While ET constitutes the standard by which cardiac abnormality is customarily assessed, it does not account for potential instability that can be induced by mental strain.42 Adults who show no signs of cardiac instability during routine exercise assessments may develop ischemia, arrhythmia, and other manifestations of cardiac instability in a stressful employment environment. This is an additional reason to conduct a disability assessment in the workplace. Telemetry or ambulatory ECG monitoring during workplace assessment may reveal significant consequences that are otherwise not apparent. Additional research is needed to resolve issues related to work site assessment and establish its value.
SIMULATED JOB TASKS
Simulating selected physical requirements of job tasks in a clinical setting can provide valuable information concerning ability to return to work,43–46 especially when the physical requirements of the job are substantially different from the work performed during an ET. Monitoring should include continuous ECG telemetry, intermittent blood pressure determinations, and assessment of symptoms.
The first step in assessing simulated job tasks is to identify job-related tasks that are agreed to by the patient, management, and, if appropriate, the union. The simulation of job tasks should include specific information related to the performance of each PA. For example, if the task is lifting and carrying, the information should include the minimum and maximum weight to be lifted, the height of lifting, and the distance walked while carrying. A standardized weight-carrying and weight-lifting test protocol46,47 or 1 customized to reflect specific job tasks can be used. Compared to handgrip testing, weight-carrying resulted in significantly higher heart rate, systolic blood pressure, rate-pressure product, ventilation, and
O2 in patients with coronary heart disease.48
Most assessments can be conducted using existing equipment or purchasing inexpensive additional equipment (eg, adjustable shelving unit, crates to hold free weights). A significantly more sophisticated and expensive approach involves the use of specialized work simulators, such as the Simulator II (BTE Technologies, Inc, Hanover, Maryland), that can expand the range of the simulated testing. Simulated job task testing does not account for psychological or environmental stress that may be encountered by the patient on the job. Occupational therapists can provide valuable additional expertise for this type of testing.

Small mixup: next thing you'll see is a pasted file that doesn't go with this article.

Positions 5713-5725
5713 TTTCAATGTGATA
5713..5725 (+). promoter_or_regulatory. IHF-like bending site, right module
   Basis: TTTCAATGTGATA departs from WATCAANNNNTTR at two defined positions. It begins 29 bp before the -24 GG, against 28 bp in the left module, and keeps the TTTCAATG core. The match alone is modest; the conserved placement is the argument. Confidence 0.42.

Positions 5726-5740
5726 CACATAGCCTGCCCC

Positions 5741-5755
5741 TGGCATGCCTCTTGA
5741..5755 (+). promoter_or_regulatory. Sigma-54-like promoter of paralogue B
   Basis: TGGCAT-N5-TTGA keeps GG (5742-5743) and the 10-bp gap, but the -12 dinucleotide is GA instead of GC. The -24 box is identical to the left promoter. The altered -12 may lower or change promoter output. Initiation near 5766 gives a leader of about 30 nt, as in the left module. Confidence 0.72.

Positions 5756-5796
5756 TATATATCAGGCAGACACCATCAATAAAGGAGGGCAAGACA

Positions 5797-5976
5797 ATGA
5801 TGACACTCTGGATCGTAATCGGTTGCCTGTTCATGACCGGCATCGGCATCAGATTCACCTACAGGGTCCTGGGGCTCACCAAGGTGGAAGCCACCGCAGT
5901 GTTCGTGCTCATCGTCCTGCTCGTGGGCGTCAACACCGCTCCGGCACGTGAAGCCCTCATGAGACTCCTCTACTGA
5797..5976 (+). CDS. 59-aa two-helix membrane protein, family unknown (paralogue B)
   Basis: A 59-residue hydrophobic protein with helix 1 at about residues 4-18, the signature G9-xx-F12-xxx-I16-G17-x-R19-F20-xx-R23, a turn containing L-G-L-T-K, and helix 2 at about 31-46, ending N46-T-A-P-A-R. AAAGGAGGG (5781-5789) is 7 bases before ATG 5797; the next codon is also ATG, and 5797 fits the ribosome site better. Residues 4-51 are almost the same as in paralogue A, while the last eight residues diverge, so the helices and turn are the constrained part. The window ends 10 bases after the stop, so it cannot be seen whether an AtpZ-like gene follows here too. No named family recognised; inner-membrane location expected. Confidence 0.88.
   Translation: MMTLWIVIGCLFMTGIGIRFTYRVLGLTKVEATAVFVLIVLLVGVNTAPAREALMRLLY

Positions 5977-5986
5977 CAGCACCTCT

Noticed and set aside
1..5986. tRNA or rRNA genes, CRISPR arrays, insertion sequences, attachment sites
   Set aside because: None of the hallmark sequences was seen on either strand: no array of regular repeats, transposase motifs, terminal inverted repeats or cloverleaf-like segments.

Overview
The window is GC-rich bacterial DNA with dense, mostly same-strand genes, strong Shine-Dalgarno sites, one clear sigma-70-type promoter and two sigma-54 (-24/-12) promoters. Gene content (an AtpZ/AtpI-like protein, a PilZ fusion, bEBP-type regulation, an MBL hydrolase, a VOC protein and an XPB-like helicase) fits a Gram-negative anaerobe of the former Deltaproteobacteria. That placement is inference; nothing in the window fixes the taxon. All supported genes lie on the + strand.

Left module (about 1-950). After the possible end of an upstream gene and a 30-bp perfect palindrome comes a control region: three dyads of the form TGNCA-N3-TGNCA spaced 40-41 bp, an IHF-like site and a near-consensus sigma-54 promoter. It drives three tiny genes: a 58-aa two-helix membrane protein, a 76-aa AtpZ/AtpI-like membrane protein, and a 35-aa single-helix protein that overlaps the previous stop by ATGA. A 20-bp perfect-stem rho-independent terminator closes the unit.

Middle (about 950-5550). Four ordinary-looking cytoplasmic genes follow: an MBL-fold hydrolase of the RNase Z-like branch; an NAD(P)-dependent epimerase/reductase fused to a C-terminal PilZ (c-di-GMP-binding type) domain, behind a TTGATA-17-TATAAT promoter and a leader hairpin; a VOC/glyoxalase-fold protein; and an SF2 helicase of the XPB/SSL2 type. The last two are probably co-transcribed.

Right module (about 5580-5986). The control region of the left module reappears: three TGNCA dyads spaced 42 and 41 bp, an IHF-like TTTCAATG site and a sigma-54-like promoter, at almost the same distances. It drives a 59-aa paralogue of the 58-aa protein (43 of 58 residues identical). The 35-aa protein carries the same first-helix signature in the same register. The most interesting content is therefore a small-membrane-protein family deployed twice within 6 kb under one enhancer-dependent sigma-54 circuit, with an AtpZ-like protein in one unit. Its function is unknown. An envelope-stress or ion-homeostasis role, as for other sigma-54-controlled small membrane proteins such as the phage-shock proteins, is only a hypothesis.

Continuous ECG monitoring and intermittent blood pressure determinations can provide documentation of myocardial ischemia, cardiac dysrhythmias, and hypotensive or hypertensive episodes that may be elicited by the job task simulation. The equipment necessary for this monitoring is readily available in outpatient CR facilities. Occupational therapists can provide additional expertise for simulated job task assessments.
ROLE OF CARDIAC REHABILITATION IN IMPROVING FUNCTIONAL CAPACITY
Since its origins in the 1950s, the aim of CR services has been to assess, manage, and reverse disability in patients with cardiac conditions49,50 and these remain pertinent and important today. Research has shown that CR is safe and effective, resulting in multiple significant patient benefits, including improvements in all-cause mortality, cardiac morbidity, physical work capacity, return to work, control of CVD risk factors, and quality of life.51–55
Cardiac rehabilitation is indicated for 6 specific groups of patients: myocardial infarction, percutaneous coronary intervention, coronary artery bypass graft surgery, chronic stable angina, heart valve surgery, and/or heart transplantation. While evidence suggests benefits of CR for patients with heart failure and with peripheral arterial disease, these conditions are not currently included in the Centers for Medicare & Medicaid Services indications for CR but are included in selected clinical guidelines.51 Less is known about the impact of CR in patients with other CV conditions associated with CV disability, such as high-grade arrhythmias, hypertrophic cardiomyopathy, or congenital heart disease.